The Federal Reserve did not throw markets a curveball on Wednesday, choosing to increase the federal funds target rate for the first time in nearly 10 years. The voting members of the Federal Reserve Open Market Committee (FOMC) approved the decision unanimously in a 10-0 vote.
After an unprecedented era of interest rates near zero, the first liftoff since 2006 moved the target federal funds rate from the 0-to-0.25% range a quarter-percent higher to 0.25-to-0.50%.
The move was a surprise to very few after literally a year of speculation as to when the Fed would raise rates. However, that didn’t stop Federal Reserve Chair Janet Yellen from issuing dovish statements regarding the future plans of the central bank.
The FOMC statement and Janet Yellen’s post-meeting press conference indicated that the Fed expects to make just two to four more rate hikes in 2016. This comes much closer to one rate hike every other month, or even every three months, rather than consistently raising rates each month.
The Fed seems to have heeded the markets’ concerns that a rapid series of rate increases would throw the economy into turmoil. Such a dramatic move would have far-reaching effects on the financial markets due to the higher interest. It would force banks to suddenly tighten their lending, severely limiting access to credit. The drying up of lending would make it very hard to conduct business. At the same time, however, interest rates that became significantly higher all of the sudden would dampen the outlook for gold. (There is a higher opportunity cost of holding gold the higher interest rates are.)
Hopefully, a gradual rate hike pace will help smooth out these speed bumps along the way.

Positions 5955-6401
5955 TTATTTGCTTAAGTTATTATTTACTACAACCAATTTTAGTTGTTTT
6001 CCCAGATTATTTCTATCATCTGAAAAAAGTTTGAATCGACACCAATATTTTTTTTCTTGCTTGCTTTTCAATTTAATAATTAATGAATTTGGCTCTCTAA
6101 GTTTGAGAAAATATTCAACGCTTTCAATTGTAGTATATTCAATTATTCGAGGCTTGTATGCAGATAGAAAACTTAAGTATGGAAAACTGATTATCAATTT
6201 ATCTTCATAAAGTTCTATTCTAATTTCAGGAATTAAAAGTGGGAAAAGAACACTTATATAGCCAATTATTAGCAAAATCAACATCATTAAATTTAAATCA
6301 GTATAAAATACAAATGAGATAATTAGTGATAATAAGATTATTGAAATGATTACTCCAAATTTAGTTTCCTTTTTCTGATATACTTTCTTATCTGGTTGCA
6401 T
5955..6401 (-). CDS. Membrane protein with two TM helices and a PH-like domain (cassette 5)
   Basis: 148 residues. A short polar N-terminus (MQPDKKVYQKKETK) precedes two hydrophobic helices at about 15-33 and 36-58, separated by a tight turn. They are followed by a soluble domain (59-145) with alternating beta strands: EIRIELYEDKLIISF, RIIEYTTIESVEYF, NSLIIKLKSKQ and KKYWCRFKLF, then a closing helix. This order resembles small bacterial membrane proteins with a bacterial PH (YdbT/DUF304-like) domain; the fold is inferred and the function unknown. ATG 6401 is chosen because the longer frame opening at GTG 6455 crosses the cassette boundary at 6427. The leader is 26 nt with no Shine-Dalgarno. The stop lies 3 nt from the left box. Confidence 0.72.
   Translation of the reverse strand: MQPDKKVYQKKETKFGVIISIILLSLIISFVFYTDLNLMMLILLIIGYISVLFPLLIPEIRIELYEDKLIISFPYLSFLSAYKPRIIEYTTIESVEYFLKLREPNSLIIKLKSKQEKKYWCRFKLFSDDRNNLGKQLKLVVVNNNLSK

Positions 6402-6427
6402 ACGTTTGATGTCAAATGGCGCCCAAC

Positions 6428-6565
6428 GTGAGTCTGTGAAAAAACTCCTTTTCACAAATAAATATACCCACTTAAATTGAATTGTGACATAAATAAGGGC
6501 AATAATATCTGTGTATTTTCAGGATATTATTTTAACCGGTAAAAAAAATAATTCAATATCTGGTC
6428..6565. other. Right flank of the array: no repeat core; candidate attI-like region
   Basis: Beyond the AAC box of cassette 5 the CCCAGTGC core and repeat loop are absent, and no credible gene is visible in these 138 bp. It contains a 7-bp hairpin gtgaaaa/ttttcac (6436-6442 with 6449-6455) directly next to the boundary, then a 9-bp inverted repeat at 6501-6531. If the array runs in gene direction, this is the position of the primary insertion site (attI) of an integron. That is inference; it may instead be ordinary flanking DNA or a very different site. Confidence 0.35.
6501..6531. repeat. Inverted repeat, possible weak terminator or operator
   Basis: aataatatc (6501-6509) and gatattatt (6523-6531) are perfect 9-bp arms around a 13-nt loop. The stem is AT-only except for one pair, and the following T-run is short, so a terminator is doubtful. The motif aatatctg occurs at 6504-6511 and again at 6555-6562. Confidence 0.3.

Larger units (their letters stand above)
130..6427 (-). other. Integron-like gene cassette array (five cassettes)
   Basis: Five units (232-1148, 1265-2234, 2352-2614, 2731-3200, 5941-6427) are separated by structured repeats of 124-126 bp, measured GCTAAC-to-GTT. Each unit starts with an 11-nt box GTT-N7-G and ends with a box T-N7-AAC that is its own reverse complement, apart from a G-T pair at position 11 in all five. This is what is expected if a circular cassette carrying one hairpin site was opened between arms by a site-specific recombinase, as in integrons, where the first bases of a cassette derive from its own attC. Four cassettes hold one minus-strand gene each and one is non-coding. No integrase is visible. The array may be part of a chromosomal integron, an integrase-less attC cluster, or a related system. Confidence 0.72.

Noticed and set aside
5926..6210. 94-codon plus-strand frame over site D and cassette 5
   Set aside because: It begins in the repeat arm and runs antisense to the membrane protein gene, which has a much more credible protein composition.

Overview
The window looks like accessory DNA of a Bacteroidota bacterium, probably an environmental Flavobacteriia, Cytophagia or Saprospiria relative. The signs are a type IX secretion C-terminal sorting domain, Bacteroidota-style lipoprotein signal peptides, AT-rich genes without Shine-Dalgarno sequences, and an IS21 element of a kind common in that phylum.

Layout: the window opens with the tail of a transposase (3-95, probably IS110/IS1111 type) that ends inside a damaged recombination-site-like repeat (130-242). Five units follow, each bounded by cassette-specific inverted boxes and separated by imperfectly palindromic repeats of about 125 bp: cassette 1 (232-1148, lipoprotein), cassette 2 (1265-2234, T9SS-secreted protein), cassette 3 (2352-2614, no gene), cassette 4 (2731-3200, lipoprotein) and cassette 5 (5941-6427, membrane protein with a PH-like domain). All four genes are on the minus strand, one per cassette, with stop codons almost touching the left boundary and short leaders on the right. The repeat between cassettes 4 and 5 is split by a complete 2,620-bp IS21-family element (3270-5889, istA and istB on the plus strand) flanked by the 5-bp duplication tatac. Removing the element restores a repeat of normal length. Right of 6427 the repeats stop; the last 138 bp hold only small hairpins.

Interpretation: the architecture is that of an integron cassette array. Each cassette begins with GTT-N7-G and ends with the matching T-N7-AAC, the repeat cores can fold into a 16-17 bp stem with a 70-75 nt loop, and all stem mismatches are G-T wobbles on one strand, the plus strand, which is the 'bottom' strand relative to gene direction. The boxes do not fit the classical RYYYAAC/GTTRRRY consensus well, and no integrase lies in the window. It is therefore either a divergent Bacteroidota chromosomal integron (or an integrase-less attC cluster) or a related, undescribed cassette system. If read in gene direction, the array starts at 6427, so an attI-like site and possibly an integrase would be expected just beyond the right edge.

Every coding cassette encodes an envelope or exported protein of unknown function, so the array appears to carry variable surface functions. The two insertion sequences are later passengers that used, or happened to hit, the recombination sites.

Order of Operations
Much has been made about how the Fed has never raised rates when its balance sheet was so big. (Moreover, its balance sheet—total assets minus liabilities—has never been this big.) Some have suggested that the Fed should’ve been cutting its balance sheet before engaging in rate increases. While this would be better in theory, it’s probably more trouble than it’s worth for the Fed to scramble to sell assets before starting the path to normalization. It’s even true that most central banks maintain a much larger balance sheet as a proportion of GDP than the Fed does.
If the Federal Reserve sticks to its projection of one rate hike per quarter in 2016, it means that the year-end federal funds rate will be right around the 1.375% range. Something important to keep in mind, of course, is that the Fed has avoided telegraphing the “when” and “how much” of its rate hikes. It can use this ambiguity to space out its moves as well as break them into smaller increments. While this is probably good for the Fed to have such flexibility, it doesn’t engender great confidence in market participants and traders that would ideally like to know these details. However, the ambiguity is also a way to keep opportunistic traders from reaping benefits from foreknowledge of the timing and size of rate hikes.
The opinions and forecasts herein are provided solely for informational purposes, and should not be used or construed as an offer, solicitation, or recommendation to buy or sell any product.